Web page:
Are feral cats the answer to keeping rodents out of Brooklyn?
Brooklyn Borough President Eric Adams convened a “Rat Summit” last Thursday evening to address one of the borough’s most pressing issues — how to properly mitigate and eradicate rat infestation, preferably in a more humane way. Despite the downpour, approximately 100 people and two rat-hunting terriers gathered Bedford Stuyvesant Restoration Corporation. Panelists included Adams and District Manager Henry Butler, Bed-Stuy Community Board 3 Chair Richard Flateau and Councilmember Robert Cornegy, Jr.
A recent report showed Brooklyn has the second highest concentration of callers dialing 311 to relay rodent-related complaints. These grievances are most congested in the Crown Heights, Bedford Stuyvesant and Clinton Hill neighborhoods. According to Councilmember Cornegy, the culprit of the rat infestation in these specific neighborhoods is development.
“We know that we increased the amount of development, renovations and that is contributing to the rat problem,” Cornegy said. “It’s not like Bed-Stuy and Crown Heights are dirty places.”
Caroline Bragdon, the director of Neighborhood Interventions for Pest Control Services at the New York City Department of Health (DOH), said rats only need one ounce of food and water a day to thrive and so the easiest way to eradicate rodents is sanitation. She added that DOH will lead information sessions, so-called free “Rat Academy” courses in any community if requested.
Nancy Regula from the Guardian Angels introduced a feral cat initiative that releases neutered, undomesticated cats into neighborhoods to decrease rat populations. Representatives from R.A.T.S. (Ryders Alley Trencher-fed Society), a group that trains canines to hunt rats, showed off their ratting terriers as an alternative to mouse traps and poisons.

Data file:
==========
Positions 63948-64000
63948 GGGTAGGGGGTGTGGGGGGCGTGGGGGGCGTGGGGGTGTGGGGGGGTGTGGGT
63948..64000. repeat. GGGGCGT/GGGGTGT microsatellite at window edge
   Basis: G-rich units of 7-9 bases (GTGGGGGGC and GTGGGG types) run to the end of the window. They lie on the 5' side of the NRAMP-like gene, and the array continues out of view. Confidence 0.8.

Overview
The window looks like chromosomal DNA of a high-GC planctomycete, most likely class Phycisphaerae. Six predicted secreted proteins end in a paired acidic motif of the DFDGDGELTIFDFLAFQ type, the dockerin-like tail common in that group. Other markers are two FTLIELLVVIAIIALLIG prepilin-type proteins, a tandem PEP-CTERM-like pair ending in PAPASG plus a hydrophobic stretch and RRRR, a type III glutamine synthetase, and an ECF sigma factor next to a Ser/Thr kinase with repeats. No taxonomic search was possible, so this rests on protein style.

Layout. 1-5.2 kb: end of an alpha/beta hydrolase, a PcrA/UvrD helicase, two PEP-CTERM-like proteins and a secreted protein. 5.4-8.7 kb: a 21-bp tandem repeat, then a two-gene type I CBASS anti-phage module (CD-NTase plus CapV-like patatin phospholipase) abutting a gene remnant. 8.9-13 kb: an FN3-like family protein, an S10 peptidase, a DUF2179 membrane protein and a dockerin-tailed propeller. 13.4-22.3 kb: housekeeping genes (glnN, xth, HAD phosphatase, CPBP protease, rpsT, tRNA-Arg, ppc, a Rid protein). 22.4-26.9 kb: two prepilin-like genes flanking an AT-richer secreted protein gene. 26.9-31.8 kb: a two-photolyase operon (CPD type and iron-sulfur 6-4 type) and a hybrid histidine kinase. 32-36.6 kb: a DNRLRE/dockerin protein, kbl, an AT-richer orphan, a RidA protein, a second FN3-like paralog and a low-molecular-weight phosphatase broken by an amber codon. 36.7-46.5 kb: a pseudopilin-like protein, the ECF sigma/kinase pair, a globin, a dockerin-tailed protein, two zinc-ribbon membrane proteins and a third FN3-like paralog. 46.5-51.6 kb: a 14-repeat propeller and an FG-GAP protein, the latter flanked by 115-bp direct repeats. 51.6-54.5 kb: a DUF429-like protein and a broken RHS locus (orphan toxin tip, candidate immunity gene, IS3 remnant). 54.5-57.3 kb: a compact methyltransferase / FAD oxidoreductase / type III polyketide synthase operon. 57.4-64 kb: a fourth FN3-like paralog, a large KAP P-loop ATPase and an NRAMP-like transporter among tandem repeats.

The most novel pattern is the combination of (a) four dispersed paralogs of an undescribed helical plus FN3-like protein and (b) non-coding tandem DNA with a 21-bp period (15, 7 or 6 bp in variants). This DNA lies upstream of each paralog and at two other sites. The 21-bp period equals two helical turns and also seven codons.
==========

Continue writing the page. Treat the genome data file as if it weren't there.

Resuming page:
Adams said that owners of high-rise buildings may be the real culprits because they pay the violation fines — up to $2,000 — as a cost of doing business rather than change their sanitation practices, leading to homeowners and small business owners in the affected areas to deal with ongoing rodent issues. He plans to increase fines for high-rises to pressure them to address their rodent problem properly.
Demetrice Mills, the board president of the Brooklyn and Queens Land Trust, said though he oversees 37 community gardens, it seemed like his plots in Bed-Stuy and Bushwick were getting more notices and violations from the DOH than other gardens.
“There are over 600 community gardens in Brooklyn, in Queens and in New York City,” Mills said. “I know that some of those other gardens are not getting community violations. So why are we being singled out for violations in these particular areas?”
Bragdon responded that the department has priority neighborhoods which get more frequent rodent inspections and that Bed-Stuy and Bushwick are two of these priority neighborhoods.
Adams shared his concern that the DOH uses heavier enforcement in certain neighborhoods, stating the department penalizes some communities over others.
“If I’m looking at the summonses and I am seeing Bed-Stuy, South Jamaica, South Bronx and other communities of color that have been hit with these summonses, that’s problematic,” Adams said. “I’m so glad [Mills] spoke up, because we should be giving institutions like [community gardens] assistance, not citations. Citations should go to the bad guys.”
Cornegy had the last word before complimentary rat-proof trashcans were raffled off to audience members. He emphasized that the city is allocating more resources.
“We should be using more resources, from a city perspective, to deal with this issue,” said Cornegy.“I’m hearing from our community that you want a more humane way to eradicate the rodent problem. This may be a process that takes longer, and I will be taking that message back with me.”
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